Example of a grain cradle

Example of a grain cradle

From there we headed back to the Saginaw River and up to Upper Saginaw. There my brother-in-law bought me some black cloth for a suit. I marched to Frankenmuth and felt very happy about my fine, handsome cloth. In Frankenuth lived a Bernthal family on the lower street (two streets led to Saginaw, the upper and the lower)21 along the river, where the church was also located. The old father was a wagonmaker and worked diligently in his workshop. He had several sons and a few daughters. The second son, if I’m not mistaken, was a tailor, and he made me my suit, the handsomest one I had in my life, and also the best; I had it for a very long time. I worked off the tailor’s fee with the cradle in the wheatfield.22 Things were definitely still tight for the people. As soon as possible the wheat was threshed. The sound of it would carry up to us in bed very early in the morning: 1-2-3-4, 1-2-3-4.23 It was a splendid thing to hear! Women came from Frankentrost, each one with a small sack of grain on her head, three or four in a row, to go to the mill and then back home. It was so nice in Frankenmuth and our dear God let me experience a tremendous amount of good there. May he reward everyone for everything! —

Crämer never stopped concerning himself with the Indians either. In an old shanty not far from the church lived an aged chief and his old wife, who was pushed to the side though, with a few of her youngest boys and the chief’s young wife and a few of her small children. On Sundays all of them would come to the parsonage after church and Crämer would give them a speech. His son Heinrich had to translate; they called him Wabshkentip, White-Head, because he had very light-colored hair.24 The old chief would justify himself though, wherever he could. After the service they would get a bowl full of corn soup with bacon, which they were mighty glad to eat.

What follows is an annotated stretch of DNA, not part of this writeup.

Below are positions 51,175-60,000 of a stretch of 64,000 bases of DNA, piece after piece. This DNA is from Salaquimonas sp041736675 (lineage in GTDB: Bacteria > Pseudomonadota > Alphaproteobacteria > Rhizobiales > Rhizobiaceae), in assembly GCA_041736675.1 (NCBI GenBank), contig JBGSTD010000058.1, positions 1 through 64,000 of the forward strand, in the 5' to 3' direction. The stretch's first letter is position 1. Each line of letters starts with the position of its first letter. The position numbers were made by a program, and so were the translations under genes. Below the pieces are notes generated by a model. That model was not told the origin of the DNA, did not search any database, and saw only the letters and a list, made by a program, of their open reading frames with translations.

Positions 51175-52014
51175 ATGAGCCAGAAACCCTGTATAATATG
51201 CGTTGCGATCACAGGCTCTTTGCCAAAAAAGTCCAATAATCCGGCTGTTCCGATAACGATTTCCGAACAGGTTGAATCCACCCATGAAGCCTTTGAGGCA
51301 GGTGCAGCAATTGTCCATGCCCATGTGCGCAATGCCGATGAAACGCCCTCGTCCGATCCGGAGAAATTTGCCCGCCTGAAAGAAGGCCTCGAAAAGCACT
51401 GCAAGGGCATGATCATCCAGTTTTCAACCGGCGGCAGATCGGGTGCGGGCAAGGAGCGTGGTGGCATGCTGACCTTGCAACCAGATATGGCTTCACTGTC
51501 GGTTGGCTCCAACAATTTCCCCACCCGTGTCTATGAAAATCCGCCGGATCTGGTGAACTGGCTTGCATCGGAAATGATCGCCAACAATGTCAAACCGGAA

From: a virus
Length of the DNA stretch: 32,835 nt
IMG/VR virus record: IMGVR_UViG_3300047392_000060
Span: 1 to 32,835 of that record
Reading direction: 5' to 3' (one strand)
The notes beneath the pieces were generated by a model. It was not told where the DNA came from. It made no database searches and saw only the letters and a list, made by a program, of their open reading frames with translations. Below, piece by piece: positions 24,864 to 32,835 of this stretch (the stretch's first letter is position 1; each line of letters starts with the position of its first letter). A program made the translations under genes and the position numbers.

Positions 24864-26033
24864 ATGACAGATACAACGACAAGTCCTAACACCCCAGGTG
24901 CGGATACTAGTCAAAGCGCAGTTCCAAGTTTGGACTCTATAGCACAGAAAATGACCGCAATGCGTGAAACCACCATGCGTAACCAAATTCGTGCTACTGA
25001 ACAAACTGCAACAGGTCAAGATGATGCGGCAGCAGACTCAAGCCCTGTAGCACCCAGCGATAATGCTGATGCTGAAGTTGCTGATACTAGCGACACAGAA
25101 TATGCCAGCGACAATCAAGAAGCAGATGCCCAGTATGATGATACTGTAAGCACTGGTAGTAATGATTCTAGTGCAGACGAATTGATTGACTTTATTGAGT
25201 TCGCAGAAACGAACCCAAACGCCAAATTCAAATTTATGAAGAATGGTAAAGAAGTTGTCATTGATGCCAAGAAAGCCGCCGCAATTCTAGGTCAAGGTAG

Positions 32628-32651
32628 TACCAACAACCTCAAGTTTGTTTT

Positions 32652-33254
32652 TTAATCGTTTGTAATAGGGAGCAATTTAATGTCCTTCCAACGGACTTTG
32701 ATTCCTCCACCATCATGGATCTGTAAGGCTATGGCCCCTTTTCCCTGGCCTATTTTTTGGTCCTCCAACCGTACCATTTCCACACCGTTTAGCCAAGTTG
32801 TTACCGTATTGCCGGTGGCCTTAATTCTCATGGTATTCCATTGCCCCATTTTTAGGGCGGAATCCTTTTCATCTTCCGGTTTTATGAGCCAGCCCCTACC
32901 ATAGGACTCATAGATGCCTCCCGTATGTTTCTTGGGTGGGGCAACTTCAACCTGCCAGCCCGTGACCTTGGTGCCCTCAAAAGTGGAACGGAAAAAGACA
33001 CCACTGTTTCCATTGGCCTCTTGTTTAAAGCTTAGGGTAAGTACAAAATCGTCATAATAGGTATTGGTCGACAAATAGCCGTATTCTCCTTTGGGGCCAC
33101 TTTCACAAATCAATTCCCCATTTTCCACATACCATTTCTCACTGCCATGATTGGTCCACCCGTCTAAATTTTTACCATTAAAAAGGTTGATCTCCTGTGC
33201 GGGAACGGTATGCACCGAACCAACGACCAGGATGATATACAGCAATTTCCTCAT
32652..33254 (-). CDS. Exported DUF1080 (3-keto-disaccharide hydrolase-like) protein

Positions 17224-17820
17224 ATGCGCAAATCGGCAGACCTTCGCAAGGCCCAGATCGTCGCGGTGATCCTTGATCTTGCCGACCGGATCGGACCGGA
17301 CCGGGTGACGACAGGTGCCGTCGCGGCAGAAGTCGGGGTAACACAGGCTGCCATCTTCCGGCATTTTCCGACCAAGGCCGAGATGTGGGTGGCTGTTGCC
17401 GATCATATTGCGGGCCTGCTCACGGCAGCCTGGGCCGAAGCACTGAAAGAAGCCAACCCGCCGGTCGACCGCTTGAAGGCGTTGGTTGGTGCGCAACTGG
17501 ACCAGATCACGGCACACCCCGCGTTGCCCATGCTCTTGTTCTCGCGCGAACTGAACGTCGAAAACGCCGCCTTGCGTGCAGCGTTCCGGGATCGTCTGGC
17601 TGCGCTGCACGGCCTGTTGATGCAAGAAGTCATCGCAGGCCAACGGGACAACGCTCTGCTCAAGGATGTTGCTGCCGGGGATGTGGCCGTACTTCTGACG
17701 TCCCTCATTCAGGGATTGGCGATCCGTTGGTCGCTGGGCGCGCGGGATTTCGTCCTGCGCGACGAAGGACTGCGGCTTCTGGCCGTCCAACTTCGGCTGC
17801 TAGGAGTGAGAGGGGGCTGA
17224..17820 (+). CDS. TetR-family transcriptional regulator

Endnotes

14 In other words, they had named the settlement Frankenhilf – (God the) Helper of the Franconians – but the way things were going, they thought a better name would be Hilf den Franken – (God) Help the Franconians.

15 This was possibly Luthers Leben für christliche Leser insgemein (Luther’s Life for Christian Readers in General) by Moritz Meurer (Dresden: Justus Naumann, 1850). This was an abridgement of Meurer’s more scholarly multi-volume work.

16 A German primer

17 This three-stanza hymn was penned by Ämilie Juliane (1637-1706), Countess of Schwarzburg-Rudolstadt. It was sung to the tune, “All Glory Be to God on High.” Juliane’s hymn was translated into English by August Crull and is, for example, hymn 71 in the Evangelical Lutheran Hymnary.

18 Rf. endnote 31 in Youth.

19 German: Baumöl. Carl Strieter renders it “oil of turpentine” here.

20 Dutch Creek